We know. We get it — and we agree with you. It’s absolutely ridiculous that the adjuster would demand this of you. Not only is it a huge pain, but it’s a huge invasion of your privacy. Nevertheless, the Industrial Commission routinely allows for this to happen. The question is why do you need to give your adjuster your medical records and is it truly necessary?
Why do adjusters request medical records?
Adjusters request medical records because they're required by law.
The reason they need them is first, they need to be able to verify that the person who was injured actually received treatment at the hospital where he/she claims to have been treated.
Second, they need to determine whether the injuries were sustained during work hours. This second point is important because most states require workers' compensation benefits to be paid only when the injury occurs during working hours.
If the adjuster determines that the injury wasn't work-related, he won't pay any benefits. So, it's important to keep track of injuries over the last ten years.
If the adjuster doesn't ask for medical records, there's no proof that the injury occurred. This means that the claim may not be paid out.
What happens if you don't turn in your records?
If you don't turn in your records, your adjusters may not be able to determine whether you're eligible for benefits. They won't know if you've had any work done since the last filing, or if you've been injured at work recently.
They won't know if you're currently receiving disability payments, or if you've filed for Social Security Disability Insurance (SSDI) benefits.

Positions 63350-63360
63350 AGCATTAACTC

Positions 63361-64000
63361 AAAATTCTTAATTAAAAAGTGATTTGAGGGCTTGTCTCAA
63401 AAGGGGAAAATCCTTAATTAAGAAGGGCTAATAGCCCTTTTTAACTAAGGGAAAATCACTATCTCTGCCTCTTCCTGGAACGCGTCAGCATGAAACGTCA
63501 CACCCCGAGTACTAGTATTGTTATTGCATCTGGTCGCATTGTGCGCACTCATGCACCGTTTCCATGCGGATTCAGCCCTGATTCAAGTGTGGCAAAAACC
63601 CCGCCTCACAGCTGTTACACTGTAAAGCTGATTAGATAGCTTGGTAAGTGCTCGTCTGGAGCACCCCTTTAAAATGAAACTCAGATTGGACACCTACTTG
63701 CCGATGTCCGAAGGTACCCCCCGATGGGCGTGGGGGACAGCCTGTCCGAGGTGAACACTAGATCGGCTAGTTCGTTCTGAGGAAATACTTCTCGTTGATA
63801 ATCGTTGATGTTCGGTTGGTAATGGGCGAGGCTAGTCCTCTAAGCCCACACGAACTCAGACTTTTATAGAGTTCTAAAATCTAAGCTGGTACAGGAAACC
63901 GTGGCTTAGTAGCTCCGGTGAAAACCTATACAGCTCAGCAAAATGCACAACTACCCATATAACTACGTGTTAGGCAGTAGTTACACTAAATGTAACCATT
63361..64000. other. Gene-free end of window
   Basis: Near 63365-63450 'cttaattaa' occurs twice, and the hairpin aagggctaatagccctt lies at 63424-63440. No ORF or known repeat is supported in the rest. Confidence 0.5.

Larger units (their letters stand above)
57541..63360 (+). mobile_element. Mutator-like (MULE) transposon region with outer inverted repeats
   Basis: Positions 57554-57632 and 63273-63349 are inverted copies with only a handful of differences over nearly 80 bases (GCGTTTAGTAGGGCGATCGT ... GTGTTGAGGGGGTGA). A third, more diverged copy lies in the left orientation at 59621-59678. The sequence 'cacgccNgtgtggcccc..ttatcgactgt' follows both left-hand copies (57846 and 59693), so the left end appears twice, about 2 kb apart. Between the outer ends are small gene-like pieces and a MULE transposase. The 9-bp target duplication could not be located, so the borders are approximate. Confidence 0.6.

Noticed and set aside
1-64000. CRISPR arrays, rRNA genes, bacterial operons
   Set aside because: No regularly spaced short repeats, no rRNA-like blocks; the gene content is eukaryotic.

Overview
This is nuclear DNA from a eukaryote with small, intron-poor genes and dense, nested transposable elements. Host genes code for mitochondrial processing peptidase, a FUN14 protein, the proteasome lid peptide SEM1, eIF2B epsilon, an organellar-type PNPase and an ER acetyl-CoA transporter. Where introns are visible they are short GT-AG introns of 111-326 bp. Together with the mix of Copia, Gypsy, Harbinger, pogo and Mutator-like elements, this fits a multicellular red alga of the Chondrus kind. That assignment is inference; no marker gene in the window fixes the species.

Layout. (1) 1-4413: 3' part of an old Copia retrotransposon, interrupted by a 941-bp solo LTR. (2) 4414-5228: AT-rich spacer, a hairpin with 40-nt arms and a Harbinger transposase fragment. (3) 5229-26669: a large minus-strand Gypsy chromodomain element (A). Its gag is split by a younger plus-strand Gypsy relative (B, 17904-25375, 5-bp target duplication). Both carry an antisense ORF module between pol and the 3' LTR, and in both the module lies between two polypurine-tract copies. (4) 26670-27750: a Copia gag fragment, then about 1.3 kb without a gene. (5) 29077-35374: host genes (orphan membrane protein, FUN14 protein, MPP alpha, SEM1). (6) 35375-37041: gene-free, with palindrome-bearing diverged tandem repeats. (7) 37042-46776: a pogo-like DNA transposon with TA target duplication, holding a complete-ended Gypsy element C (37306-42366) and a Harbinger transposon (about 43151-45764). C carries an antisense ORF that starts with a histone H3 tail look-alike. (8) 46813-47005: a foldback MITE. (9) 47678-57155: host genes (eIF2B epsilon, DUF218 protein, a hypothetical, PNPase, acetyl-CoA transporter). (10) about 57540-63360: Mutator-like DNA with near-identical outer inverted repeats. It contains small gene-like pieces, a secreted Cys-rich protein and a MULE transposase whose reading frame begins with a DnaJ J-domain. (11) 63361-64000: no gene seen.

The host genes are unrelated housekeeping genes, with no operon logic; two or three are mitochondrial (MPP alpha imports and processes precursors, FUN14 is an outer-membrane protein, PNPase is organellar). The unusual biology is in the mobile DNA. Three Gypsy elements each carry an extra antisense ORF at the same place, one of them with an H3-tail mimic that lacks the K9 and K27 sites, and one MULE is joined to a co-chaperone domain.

And they won't know if you were previously employed, or if you're self-employed.
All these things matter because they affect your eligibility for benefits. So, if you don't submit your medical records, you risk losing out on benefits.
What are the dangers of submitting medical records for the past 10 years?
The problem is, on paper, this sounds like a way for the adjuster to check for fraud. However, what the Industrial Commission fails to take into consideration is the human side of things. There’s no rule to prevent your adjuster from sharing your records with your coworkers. If this happened, it would be a huge invasion of privacy.
If you sustained a knee injury at work, why would the adjuster need to know if you’re taking birth control, or if you broke your arm five years ago, or if you have asthma? We do understand that they might need to know if you’d had a previous knee surgery before you were injured at work, but anything not related to your injury is unnecessary.
That’s why it’s important to us that we fight for our clients’ right to privacy. We make every effort to limit this horrible intrusion. Dealing with a workplace injury is difficult enough; you shouldn’t have to add worrying about your privacy.